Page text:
Because I don’t have to move my character while fishing, and because I bound all of the necessary buttons to my mouse, I was free to manipulate my body the whole time. I could stand and stretch, and I remembered to hydrate myself constantly thanks in part to the chat macros many had set up to remind other players “hey, you have a physical body that needs taking care of, you should do that.” I was about to dive into the really grueling and arduous days ahead: Day 4 was a Friday and I knew the competition would pick up over the weekend as more players had more free time to catch fish. Despite my absurd efforts from here on out, physically I felt better than ever, because I adjusted my habits for the sake of efficiency. I treated it like any sport: you can’t compete if you aren’t well, and I wasn’t about to lose my sainthood on account of neglecting my body.
The results from Day 4 were quite something: Rose, myself, and other site member Christine all nabbed 10th place on our respective servers. Christine had been in Fishing Hell with me this whole time, and we would often chat in Discord to commiserate about our mutual suffering, swapping stories about the absurd discussions our respective Diadems would have. I told her about the time I said “egg” in chat and got the entire Diadem population to reply with “egg” and she would later do this to her Diadem over on the Aether Data Center (eggchat would eventually become a recurring bit in Diadem chat channels). She told me about the banter her and her fellow sainthood hopefuls would give each other as they caught fish alongside each other, laughing when someone’s fish got away or rubbing in their catches by linking them in the chat box.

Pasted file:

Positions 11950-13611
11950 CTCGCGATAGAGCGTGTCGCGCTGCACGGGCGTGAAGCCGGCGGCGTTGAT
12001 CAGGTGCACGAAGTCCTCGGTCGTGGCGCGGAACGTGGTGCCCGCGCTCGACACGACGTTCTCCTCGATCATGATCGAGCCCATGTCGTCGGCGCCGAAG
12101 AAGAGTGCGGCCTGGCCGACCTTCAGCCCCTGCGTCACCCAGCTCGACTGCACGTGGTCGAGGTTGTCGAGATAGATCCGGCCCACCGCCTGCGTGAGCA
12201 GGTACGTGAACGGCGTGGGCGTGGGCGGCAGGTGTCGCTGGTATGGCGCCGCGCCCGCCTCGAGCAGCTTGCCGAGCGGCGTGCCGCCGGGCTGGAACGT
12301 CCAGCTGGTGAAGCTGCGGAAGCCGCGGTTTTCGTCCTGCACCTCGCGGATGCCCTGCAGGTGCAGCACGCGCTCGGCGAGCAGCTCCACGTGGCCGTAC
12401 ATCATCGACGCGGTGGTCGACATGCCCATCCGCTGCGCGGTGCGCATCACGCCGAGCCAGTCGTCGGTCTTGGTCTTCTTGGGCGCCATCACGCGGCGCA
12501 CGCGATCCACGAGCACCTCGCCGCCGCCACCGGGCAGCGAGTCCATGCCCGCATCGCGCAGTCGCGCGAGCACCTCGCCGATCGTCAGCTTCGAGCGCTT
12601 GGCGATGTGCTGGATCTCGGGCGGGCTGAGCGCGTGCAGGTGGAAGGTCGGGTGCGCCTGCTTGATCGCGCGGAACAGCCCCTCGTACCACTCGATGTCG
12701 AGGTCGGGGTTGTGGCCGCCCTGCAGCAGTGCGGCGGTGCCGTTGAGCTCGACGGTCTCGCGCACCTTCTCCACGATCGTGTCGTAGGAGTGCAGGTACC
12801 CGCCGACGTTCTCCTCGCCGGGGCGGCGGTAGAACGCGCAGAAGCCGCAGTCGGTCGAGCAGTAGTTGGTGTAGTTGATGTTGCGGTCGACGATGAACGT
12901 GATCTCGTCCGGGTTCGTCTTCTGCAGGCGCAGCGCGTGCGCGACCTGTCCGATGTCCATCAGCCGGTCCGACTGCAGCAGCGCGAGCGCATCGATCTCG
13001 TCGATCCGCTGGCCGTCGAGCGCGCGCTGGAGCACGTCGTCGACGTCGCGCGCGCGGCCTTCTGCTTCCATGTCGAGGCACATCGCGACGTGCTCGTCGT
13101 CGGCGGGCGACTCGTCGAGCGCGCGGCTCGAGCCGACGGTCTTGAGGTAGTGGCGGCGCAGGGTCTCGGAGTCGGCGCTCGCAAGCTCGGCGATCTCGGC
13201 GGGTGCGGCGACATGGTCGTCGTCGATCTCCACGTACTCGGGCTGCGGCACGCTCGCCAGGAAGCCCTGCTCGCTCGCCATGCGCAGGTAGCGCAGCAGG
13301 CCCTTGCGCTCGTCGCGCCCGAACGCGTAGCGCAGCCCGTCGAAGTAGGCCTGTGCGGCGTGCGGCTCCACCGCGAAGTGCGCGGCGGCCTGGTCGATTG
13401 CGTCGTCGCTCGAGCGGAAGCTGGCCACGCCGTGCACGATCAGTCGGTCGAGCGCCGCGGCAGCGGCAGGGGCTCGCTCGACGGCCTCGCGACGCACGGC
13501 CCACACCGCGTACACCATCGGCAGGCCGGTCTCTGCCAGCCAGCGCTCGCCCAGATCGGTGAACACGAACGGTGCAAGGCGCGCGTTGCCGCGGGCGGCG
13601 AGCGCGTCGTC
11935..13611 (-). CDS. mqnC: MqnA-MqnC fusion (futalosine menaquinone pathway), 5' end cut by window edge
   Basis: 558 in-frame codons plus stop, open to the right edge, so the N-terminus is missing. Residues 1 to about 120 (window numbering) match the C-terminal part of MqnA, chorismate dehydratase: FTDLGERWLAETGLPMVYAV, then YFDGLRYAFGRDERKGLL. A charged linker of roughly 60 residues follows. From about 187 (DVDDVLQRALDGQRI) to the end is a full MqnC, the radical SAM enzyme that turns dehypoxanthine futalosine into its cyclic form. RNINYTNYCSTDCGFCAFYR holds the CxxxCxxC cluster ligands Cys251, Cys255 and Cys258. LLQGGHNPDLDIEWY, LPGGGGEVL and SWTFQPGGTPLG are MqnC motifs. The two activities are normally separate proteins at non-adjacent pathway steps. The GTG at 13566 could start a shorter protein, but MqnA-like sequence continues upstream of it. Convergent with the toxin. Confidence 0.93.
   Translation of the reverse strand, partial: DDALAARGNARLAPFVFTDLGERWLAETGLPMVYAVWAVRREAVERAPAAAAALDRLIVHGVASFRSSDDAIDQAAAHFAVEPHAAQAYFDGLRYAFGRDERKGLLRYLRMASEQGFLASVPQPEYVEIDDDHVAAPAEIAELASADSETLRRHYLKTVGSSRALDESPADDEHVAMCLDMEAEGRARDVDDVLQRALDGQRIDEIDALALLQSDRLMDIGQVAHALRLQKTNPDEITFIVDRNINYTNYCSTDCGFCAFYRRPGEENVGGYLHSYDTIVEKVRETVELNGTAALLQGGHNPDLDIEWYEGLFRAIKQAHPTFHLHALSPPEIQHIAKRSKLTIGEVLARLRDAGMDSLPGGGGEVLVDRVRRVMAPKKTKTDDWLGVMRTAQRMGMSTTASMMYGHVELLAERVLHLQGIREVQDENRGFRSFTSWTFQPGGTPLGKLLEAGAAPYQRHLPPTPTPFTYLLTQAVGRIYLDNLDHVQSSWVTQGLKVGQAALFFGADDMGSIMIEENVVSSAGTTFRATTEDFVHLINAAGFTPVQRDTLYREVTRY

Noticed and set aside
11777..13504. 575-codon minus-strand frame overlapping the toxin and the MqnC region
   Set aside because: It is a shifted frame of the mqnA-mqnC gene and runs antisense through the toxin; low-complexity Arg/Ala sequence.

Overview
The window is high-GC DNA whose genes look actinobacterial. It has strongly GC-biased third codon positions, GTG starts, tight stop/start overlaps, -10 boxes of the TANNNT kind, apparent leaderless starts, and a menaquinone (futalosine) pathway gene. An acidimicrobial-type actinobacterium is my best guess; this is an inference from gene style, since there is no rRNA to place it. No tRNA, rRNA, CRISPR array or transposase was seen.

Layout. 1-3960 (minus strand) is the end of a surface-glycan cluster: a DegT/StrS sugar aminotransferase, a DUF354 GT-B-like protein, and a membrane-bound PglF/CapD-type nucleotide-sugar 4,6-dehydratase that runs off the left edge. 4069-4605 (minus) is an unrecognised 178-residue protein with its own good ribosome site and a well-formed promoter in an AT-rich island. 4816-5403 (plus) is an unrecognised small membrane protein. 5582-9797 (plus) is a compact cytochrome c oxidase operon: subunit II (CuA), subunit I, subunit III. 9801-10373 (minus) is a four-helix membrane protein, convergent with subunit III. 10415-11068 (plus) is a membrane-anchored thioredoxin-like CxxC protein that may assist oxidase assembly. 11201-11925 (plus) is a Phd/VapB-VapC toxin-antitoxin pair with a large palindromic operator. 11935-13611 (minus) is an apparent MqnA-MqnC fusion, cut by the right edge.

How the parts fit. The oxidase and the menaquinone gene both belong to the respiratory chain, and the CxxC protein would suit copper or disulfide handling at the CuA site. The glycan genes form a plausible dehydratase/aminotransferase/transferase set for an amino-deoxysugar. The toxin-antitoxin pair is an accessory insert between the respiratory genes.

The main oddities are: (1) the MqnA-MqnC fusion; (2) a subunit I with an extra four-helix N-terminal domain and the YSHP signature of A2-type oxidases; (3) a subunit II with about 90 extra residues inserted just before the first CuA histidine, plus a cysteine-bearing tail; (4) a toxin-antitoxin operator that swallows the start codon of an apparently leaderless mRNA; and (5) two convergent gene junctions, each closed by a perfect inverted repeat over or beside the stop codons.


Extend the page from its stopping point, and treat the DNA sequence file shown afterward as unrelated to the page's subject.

We also expressed dissatisfaction at being unable to accrue Compressed Aether for the bazooka. Remember how I said gatherers would collect aether into a bar and then use it to blast enemies for materials? Yeah, fishers don’t get to do that. It makes sense because none of the monsters drop fish, only miner and botanist materials, and the skill requires a target so you can’t exactly aim it into the clouds below and blast the fish out of the sky. It also would change the rhythm of fishing, possibly forcing you to end your Patience buff early so you didn’t overcap on Compressed Aether, but it still feels disappointing.
A common thread we found across our two Data Centers was that people in Diadem were more than willing to help their fellow competitors: nobody was keeping trade secrets to themselves and when false information was given out, it was corrected instantly and was often a case of misinformation rather than outright negligence. Discussions weren’t always civil or even comfortable, but most of the time it was in a spirit of fair competition and camaraderie.